Our deepest spiritual need is redemption from a world that has no meaning.  And Scruton believes that Wagner's Ring cycle satisfies our human longing for redemption.  For Scruton, this is clearest in two parts of the Ring.  First, in Act 3 of Die Walkure, which begins with the famous ride of the Valkyries.  In the previous act, Siegmund has been killed, and Brunnhilde has taken his wife Sieglinde onto the saddle of her horse to save her from Wotan.  Sieglinde sees no reason to live.  But Brunnhilde tells her that she must live to save the child--the future hero Siegfried--whom she carries in her womb.  The music introduces the motif of Siegfried as hero followed by a passionate climax with the motif of Sieglinde's blessing, which is often called the "redemption motif."  This motif is not heard again until we hear it at the very end of the cycle as the last music we hear at the end of Gotterdammerung ("The Twilight of the Gods").  So, the meaning of the whole Ring cycle, it seems, is the artfully aroused emotion of redemption.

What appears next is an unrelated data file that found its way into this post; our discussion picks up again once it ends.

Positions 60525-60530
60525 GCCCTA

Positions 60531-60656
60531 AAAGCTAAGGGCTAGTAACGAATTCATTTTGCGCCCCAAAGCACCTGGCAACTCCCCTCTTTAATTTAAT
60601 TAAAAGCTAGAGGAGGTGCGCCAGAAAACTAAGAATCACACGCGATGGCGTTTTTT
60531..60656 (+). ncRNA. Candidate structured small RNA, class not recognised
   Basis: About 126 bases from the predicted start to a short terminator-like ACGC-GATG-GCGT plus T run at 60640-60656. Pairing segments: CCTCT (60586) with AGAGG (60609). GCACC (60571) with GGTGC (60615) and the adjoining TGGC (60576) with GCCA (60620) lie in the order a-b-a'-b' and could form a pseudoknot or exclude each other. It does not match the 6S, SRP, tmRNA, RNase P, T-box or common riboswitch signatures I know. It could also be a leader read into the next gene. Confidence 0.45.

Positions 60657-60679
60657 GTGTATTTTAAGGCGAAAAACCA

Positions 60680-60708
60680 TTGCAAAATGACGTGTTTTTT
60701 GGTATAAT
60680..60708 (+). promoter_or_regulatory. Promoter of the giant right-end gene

I must say that when my wife and I saw the complete Ring cycle at the Lyric Opera in April of 2005--four operas over six days--the closing music did leave us with an ecstatic feeling that might be identified as redemption.  (Well, okay, we were also feeling exhausted relief that we had finally made it through the 17 hours of Wagnerian opera!)